(1) Christian Prayer: The Liturgy of the Hours. (Boston: Daughters of St. Paul, 1976). About $30.00. Black.

    This book contains the complete Roman Office except for the Office of Readings (for which it gives very abbreviated versions). The book is arranged as follows:

  • Proper of the Seasons
  • Solemnities of Christ
  • Ordinary divided into a four-week cycle.
  • Proper of the Saints
  • Commons (of saints, etc.)
  • Office of the Dead
  • Office of Readings
  • The book comes with a leaflet containing frequently used prayers, so that users do not have to page back and forth. The organization is perhaps more user friendly than the next version, but it is completely in black and white, so one has to get used to finding the directions amid the prayers. The publisher prints an annual guide with page directions.

    (2) Christian Prayer: The Liturgy of the Hours. (New York: Catholic Book, 1976). About $30.00. [This publisher puts out the complete four-volume breviary, for about $130.] Red.

    The contents of this edition are the same as the previous version (1). It is printed with directions in red and in the back includes a section of hymns with music (helpful for communal praying). This version requires a bit more page turning than (1).

    (3) Shorter Christian Prayer (New York: Catholic Book, 1988). About $15.00. Black or red.

    This is a very attractive, thin book. It is a shortened version of the two previous ones. It contains the four week cycle of the ordinary of the Roman Breviary for Morning and Evening Prayer and Compline or Night Prayer (for which it assigns different psalms each night). It has a shorted version of the proper of the seasons and the proper of the saints. Compact, it requires considerable page turning, but the directions are quite clear (red with page number references in black).

  • Ordinary
  • Four Week Psalter (for morning and evening)
  • Night Prayer
  • Proper of Seasons
  • Proper of Saints
  • Office of the Dead
  • Memorial for Blessed Virgin Mary (Saturday morning prayer)
  • Hymns (without music)
  • (4) The Work of God. Benedictine Prayer. Judith Sutera, OSB, ed., (Collegeville, Liturgical Press, 1997). $20.00. This book is actually a handbook for oblates. It has essays on various topics of interest to oblates, as well as a shortened form of the divine office. The book provides simple forms of morning and evening prayer over a two-week cycle. There is a night prayer (Compline) also. The book is designed to require almost no paging back and forth, and so is very easy to use. The disadvantage is that there is not a great deal of variety in the prayer texts (it offers little variations for saints of seasons), so that after using this book for a while, the user may want to graduate to one of the previous options.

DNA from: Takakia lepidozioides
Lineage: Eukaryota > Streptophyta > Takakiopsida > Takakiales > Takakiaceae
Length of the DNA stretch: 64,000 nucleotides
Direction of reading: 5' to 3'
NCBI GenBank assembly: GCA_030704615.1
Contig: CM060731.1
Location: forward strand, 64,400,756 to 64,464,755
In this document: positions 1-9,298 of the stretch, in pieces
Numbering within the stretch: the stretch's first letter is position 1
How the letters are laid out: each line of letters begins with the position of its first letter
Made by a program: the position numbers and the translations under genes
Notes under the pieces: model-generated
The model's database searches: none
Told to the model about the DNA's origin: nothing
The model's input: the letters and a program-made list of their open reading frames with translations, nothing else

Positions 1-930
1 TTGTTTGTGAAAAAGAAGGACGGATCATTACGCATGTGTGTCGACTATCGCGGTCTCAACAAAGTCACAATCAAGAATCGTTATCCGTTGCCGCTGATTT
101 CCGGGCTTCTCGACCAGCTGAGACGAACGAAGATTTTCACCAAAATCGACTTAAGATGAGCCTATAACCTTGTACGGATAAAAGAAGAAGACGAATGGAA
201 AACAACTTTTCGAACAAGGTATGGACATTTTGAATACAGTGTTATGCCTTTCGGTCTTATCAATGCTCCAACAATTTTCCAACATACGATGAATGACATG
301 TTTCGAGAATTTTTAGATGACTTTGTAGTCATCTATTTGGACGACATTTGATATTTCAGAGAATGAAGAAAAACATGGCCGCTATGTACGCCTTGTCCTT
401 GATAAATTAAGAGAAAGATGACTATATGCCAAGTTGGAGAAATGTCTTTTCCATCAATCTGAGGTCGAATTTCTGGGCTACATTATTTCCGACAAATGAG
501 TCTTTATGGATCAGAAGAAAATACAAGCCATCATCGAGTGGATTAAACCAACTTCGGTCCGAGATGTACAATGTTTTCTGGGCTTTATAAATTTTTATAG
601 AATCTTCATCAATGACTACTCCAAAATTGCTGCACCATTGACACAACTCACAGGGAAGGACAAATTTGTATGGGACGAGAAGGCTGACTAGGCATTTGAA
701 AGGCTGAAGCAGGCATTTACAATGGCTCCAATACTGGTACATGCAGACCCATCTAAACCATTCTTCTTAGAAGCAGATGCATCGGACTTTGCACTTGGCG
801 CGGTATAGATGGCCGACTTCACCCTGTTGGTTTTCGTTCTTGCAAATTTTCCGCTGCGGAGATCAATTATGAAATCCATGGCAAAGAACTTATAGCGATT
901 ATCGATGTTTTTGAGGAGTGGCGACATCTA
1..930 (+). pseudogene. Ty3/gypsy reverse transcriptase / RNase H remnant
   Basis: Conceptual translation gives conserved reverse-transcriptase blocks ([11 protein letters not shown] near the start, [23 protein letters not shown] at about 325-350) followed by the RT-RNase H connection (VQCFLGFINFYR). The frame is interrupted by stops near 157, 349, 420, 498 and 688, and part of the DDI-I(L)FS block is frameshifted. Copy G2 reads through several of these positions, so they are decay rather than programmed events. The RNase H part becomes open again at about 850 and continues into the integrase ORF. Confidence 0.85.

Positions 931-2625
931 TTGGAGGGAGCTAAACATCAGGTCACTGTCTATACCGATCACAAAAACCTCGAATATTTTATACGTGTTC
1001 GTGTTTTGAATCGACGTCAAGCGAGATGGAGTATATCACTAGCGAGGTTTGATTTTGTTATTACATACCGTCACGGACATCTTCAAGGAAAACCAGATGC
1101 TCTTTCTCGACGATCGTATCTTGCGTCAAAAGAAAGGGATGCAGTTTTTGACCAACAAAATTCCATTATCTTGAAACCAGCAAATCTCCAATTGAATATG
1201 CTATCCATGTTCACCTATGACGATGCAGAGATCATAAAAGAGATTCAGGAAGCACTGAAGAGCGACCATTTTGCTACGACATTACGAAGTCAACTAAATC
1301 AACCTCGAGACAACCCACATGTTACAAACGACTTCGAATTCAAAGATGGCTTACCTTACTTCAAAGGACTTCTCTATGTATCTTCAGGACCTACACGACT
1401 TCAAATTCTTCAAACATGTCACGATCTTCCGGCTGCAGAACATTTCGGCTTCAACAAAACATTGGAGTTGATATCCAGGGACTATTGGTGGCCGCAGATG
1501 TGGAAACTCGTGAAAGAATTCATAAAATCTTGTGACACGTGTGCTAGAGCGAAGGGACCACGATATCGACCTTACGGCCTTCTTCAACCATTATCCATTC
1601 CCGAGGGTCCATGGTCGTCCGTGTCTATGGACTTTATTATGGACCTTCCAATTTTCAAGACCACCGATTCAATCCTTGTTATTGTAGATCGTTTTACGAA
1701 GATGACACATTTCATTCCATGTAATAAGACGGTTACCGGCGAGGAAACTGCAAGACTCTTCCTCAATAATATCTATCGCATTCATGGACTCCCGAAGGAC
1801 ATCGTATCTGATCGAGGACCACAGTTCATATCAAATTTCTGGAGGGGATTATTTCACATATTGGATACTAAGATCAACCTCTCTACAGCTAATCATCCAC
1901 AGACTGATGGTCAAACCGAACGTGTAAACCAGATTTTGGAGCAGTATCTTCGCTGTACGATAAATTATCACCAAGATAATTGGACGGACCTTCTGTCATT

(5) The Glenstal Book of Prayer (NY: Paulist, 2001). $15.00. This is an attractive prayer book (mostly in English, but with Latin versions of some prayers, and even some Irish), by the Benedictine monks of Glenstal Abbey in Ireland. It is quite small, but has brief morning, evening, and night prayer for each day of the week. For someone with not much time to devote to the liturgy of hours, it is a nice option. It is also a nice starter office for a child.

    (3) Liturgy of the Hours: Theology


    The liturgy of the hours, like all liturgy celebrates the Paschal mystery of Christ, as a present event actualized here and now in the lives of his people. As a result. all liturgy is dialogical since Christ is both God's Word to humanity and the ultimate and absolutely faithful human response of praise, thanksgiving, self-offering, and petition. The ancient cathedral office emphasized more the response of praise; the ancient monastic offices emphasized God's Word to humanity. Both traditions emphasized morning and evening, the times of Christ's resurrection and death. Vatican II's Constitution on the Liturgy refers to these two dimensions of liturgy when it declares that in liturgy "God is perfectly glorified and human sanctification is signified and brought about." Let us look at the two aspects.